While the electronic giving and online giving options available through Egiving.com, a provider of electronic giving systems to Christian ministries, provide a high-tech means of managing donations, some time-honored Biblical principles of management and handling finances always apply. In some ways, these ideals might be easier to attain through the technological tools our modern world affords us, but they deserve careful consideration, regardless of the means your organization chooses to use.
Unfortunately, many churches and parachurch ministries are not run as efficiently as they could or should be, and that poses many problems, both practically and philosophically. The reasons include issues that plague most churches and Christian ministries—untrained volunteers, overworked employees, outdated systems. Excuses aside, if finances are not handled in a secure and above-board manner, the potential consequences can be devastating, both to the ministry and to the cause of Christ. If the processes in place are not wisely outlined and followed, the entire ministry can be at risk. Even if no issues ever come up, shoddily kept financials are a negative testimony to a God who desires all things to be done in an orderly fashion (1 Corinthians 14:40).
Whenever paper money is received, it should be counted by two separate individuals and recorded carefully. Any cash should be stored in a secure location until time to make a deposit, which should not be unreasonably delayed. Credit card information should also be stored securely, preferably through a third-party organization, rather than onsite at the ministry location. If hard copies are stored locally, all regulations should be fastidiously met.
In Matthew 6, Christ instructs His followers to give secretly, when they give to the needy. Although sometimes taken out of context, the idea of not letting “your left hand know what your right hand is doing” (from verse 3) is pitted against the extreme opposite practice of the hypocrites who announce their giving, in order to receive kudos for their generosity (verse 2). While the instructions are for givers, those determining the process for recording and processing donations within a ministry should honor givers’ wishes to remain as anonymous as possible and encourage privacy of gifts.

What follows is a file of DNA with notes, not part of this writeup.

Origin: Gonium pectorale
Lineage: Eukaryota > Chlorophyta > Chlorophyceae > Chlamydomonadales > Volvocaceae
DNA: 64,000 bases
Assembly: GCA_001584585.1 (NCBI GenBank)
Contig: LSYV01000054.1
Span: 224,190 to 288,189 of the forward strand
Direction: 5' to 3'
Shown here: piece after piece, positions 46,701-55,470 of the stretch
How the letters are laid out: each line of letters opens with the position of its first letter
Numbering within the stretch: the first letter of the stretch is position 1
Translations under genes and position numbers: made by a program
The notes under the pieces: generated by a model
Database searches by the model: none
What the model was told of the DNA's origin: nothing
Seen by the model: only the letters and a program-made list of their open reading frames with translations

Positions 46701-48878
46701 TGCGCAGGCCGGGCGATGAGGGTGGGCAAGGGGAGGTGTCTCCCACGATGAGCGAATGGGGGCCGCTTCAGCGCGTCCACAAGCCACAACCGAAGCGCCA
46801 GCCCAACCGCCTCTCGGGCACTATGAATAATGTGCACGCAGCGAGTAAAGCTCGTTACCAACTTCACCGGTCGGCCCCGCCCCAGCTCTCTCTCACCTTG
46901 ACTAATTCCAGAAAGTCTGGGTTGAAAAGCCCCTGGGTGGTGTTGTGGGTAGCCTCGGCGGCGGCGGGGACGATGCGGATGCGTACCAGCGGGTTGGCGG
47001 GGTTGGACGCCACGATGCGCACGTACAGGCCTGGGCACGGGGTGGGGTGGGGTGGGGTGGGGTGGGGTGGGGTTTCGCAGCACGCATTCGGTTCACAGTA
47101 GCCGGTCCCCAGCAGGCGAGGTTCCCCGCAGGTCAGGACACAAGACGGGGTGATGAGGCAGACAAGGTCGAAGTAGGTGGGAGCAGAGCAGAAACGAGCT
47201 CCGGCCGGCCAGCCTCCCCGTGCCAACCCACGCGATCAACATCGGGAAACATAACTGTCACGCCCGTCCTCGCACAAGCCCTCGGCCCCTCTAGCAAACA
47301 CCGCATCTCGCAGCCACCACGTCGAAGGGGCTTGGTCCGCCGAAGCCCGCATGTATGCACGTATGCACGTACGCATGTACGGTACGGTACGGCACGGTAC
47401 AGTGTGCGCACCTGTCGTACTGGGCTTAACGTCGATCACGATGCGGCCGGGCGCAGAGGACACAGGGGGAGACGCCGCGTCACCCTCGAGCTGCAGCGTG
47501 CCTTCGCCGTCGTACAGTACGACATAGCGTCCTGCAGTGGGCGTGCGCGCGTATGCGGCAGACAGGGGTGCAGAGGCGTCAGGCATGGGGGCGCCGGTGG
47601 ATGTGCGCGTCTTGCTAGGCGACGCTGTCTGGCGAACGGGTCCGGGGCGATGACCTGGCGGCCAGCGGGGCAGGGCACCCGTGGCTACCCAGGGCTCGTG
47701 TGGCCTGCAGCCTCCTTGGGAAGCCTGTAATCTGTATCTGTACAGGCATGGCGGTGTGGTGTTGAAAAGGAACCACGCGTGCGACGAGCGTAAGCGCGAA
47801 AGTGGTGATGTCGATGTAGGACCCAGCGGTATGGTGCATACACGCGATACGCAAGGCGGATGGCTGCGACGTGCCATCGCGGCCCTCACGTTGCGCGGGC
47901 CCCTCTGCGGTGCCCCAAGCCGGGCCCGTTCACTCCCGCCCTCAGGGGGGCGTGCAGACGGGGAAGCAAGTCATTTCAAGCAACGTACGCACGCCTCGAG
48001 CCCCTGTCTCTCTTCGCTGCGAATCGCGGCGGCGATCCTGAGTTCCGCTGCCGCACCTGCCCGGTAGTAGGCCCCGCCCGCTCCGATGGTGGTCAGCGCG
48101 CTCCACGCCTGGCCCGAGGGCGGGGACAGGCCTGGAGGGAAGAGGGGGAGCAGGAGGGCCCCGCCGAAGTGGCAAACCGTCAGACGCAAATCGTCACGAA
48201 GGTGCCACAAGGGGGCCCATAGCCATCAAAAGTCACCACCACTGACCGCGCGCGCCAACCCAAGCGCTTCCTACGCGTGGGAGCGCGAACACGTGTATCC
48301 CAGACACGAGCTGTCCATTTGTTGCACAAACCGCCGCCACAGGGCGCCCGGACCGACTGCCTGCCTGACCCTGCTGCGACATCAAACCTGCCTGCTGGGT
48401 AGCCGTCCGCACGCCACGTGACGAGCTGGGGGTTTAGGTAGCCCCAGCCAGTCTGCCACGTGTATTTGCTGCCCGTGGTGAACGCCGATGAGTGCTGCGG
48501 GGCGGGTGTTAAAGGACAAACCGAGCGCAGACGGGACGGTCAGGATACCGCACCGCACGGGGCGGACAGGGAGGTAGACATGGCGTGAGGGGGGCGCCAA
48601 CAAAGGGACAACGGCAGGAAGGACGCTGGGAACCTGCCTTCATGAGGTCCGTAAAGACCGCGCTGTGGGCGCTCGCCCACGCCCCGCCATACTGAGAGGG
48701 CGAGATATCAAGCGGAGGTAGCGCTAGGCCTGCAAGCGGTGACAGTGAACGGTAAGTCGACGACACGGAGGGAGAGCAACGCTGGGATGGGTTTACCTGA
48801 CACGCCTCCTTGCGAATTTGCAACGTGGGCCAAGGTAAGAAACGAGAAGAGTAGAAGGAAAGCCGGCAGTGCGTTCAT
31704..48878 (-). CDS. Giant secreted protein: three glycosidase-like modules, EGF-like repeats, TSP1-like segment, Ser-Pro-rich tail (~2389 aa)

While paper checks require human recording of amounts and making of deposits, and sometimes manually created reports for income tax purposes, electronic giving bypasses the need for those within an organization to physically handle the money and, as a result, view the individual amounts of gifts by specific people. Of course, even if a ministry transitions to using mostly electronic and online giving solutions, it may continue to accommodate those who wish to give through low-tech means. In doing so, carefulness should always be used in allowing a limited number of people to observe and handle checks, and those individuals should use the utmost discretion in maintaining givers’ privacy.
The solutions offered by Egiving.com can help both churches and parachurch ministries to attain a higher level of organization and privacy than they can achieve by doing things the “old fashioned way.” Applying timeless principles doesn’t have to mean avoiding technology any more than it necessitates using shekels or widow’s mites. Instead, ministries are expected to be wise stewards of the donations entrusted to them, utilizing the best means available to them, during the era when they serve.